New Met Office Map Details Consequences of Rising Temperatures

October 23, 2009

The UK’s Met Office, in cooperation with the government, has published a detailed and interactive map, illustrating the global consequences of failing to keep temperature increases to less than 2°C [3.6° F].

The map was developed “using the latest peer-reviewed science from the Met Office Hadley Centre and other leading impact scientists,” said the bulletin. “The poster highlights some of the impacts that may occur if the global average temperature rises by 4°C [7.2°F] above the pre-industrial climate average.”

The map’s release coincides with the Copenhagen Climate Change Conference scheduled for December. The UK Government is “aiming for an agreement that limits climate change as far as possible to 2°C. Increases of more than two degrees will have huge impacts on the world.”

The bulletin explained that the “poster shows that a four degree average rise will not be spread uniformly across the globe. The land will heat up more quickly than the sea, and high latitudes, particularly the Arctic, will have larger temperature increases. The average land temperature will be 5.5 degrees [nearly 10° F] above pre-industrial levels.”

The temperature increases would have an impact all over the planet. Some of the more important sectors affected would be water availability, agricultural productivity, dealing with extreme temperatures and droughts, as well as the increased risk of major forest fires and a significant rise in sea levels.

The Met Office findings indicate that “agricultural yields are expected to decrease for all major cereal crops in all major regions of production. Half of all Himalayan glaciers will be significantly reduced by 2050, leading to 23 percent of the population of China being deprived of the vital dry season glacial melt water source.”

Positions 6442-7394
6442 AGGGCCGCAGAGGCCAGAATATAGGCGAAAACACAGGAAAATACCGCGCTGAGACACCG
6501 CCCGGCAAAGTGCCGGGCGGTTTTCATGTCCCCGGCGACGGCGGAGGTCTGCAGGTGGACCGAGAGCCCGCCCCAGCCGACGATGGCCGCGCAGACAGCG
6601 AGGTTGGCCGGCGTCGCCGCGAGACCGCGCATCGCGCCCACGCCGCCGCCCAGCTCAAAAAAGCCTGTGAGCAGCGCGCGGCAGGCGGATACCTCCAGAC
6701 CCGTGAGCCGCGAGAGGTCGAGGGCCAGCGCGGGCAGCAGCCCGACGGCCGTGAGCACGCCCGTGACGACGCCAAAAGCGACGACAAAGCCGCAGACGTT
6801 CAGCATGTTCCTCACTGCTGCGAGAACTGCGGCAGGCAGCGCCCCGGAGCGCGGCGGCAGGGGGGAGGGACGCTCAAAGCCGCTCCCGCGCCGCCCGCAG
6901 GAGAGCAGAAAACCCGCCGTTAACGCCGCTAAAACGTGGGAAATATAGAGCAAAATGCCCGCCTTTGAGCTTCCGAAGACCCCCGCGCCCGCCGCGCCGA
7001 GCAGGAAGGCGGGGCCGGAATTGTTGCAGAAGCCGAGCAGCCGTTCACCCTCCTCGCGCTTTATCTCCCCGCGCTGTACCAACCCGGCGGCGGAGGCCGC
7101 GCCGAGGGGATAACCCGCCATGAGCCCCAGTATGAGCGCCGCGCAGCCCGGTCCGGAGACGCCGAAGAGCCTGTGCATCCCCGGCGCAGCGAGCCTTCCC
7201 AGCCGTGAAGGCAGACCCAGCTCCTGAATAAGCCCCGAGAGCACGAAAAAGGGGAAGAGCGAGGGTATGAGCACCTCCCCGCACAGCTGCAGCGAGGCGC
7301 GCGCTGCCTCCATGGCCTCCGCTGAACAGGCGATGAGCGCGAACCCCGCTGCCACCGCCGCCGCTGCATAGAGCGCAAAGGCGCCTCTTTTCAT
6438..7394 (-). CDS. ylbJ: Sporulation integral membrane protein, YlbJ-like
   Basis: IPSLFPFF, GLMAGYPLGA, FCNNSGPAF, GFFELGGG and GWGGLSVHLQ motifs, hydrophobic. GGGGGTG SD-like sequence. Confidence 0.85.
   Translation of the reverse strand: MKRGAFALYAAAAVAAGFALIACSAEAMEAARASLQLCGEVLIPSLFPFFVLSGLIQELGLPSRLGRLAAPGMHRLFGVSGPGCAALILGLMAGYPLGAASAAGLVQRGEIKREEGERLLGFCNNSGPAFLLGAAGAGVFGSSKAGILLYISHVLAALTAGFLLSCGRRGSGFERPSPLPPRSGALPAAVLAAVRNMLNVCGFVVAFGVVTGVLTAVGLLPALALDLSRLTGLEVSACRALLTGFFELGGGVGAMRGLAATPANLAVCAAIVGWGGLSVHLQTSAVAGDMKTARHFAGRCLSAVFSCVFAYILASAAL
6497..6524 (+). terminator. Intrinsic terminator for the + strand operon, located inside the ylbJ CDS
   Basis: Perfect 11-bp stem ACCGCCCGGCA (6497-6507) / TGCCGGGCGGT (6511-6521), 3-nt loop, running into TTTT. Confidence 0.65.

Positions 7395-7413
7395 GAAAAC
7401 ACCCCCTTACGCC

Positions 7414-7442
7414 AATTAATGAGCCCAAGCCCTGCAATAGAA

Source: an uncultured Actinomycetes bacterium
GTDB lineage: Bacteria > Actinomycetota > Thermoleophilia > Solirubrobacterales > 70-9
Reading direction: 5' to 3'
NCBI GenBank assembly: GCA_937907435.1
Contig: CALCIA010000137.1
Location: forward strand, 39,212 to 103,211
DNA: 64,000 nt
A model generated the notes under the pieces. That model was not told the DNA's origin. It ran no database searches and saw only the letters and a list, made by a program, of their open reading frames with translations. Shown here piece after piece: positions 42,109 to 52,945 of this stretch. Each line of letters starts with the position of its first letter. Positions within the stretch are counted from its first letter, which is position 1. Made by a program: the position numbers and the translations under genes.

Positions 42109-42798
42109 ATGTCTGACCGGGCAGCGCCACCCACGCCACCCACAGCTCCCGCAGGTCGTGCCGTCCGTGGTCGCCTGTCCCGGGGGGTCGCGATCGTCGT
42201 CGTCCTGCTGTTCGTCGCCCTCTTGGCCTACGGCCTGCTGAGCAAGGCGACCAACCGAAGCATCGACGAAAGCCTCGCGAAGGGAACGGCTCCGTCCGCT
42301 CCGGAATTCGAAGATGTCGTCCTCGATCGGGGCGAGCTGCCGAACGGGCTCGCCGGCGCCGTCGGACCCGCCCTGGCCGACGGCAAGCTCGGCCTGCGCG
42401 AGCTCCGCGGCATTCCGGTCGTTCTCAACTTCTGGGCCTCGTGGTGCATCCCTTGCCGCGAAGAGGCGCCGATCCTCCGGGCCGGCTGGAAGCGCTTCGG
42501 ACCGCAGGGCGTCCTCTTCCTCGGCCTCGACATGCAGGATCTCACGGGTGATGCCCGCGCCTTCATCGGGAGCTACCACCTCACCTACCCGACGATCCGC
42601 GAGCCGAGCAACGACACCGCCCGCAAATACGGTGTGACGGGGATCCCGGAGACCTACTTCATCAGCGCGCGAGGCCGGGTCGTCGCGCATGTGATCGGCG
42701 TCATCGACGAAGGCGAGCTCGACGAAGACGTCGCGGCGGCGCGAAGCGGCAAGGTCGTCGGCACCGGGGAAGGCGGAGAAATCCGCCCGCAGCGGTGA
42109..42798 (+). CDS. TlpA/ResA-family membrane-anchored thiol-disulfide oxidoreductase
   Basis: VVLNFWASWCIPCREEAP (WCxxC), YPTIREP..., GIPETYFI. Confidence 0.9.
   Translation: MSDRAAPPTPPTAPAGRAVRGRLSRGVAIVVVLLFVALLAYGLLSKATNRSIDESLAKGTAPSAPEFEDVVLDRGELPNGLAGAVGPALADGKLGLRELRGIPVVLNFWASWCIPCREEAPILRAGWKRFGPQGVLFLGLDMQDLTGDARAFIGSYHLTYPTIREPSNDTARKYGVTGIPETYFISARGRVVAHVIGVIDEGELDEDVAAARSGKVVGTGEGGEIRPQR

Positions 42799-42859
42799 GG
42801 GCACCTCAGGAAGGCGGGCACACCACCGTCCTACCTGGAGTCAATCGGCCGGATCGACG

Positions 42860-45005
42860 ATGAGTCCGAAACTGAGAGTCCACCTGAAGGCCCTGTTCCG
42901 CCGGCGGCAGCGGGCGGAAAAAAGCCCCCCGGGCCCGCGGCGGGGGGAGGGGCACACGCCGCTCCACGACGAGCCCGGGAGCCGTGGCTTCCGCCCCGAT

UK Foreign Secretary, David Miliband commented: “We cannot cope with a four degree world. This map clearly illustrates the scale of the challenge facing us today.” It is a truly global problem that needs a global solution and it is a solution we have within our grasp.

“But to tackle the problem of climate change, all of us – foreign ministries, environment ministries, treasuries, departments of defense and all parts of government and societies – must work together to keep global temperatures to two degrees. It is only by doing this that we can minimize the huge security risks presented by a future four degree world.”

His brother, Ed Miliband, who serves as the UK’s Energy and Climate Change Secretary, pointed out that the map shows that “the stakes couldn’t be any higher at the Copenhagen talks in December. Britain’s scientists have helped to illustrate the catastrophic effects that will result if the world fails to limit the global temperature rise to two degrees. With less than 50 days left before agreement must be reached, the UK’s going all out to persuade the world of the need to raise its ambitions so we get a deal that protects us from a four degree world.”

Vicky Pope, Head of Climate Change Advice at the Met Office, added: “If emissions continue at the current rate the global average temperature are likely to rise by 4°C by the end of this century or even substantially earlier. The science tells us that this will have severe and widespread impacts in all parts of the world, so we need to take action now to reduce emissions to avoid water and food shortages in the future.”

The map may be accessed at:

Source: Met Office –

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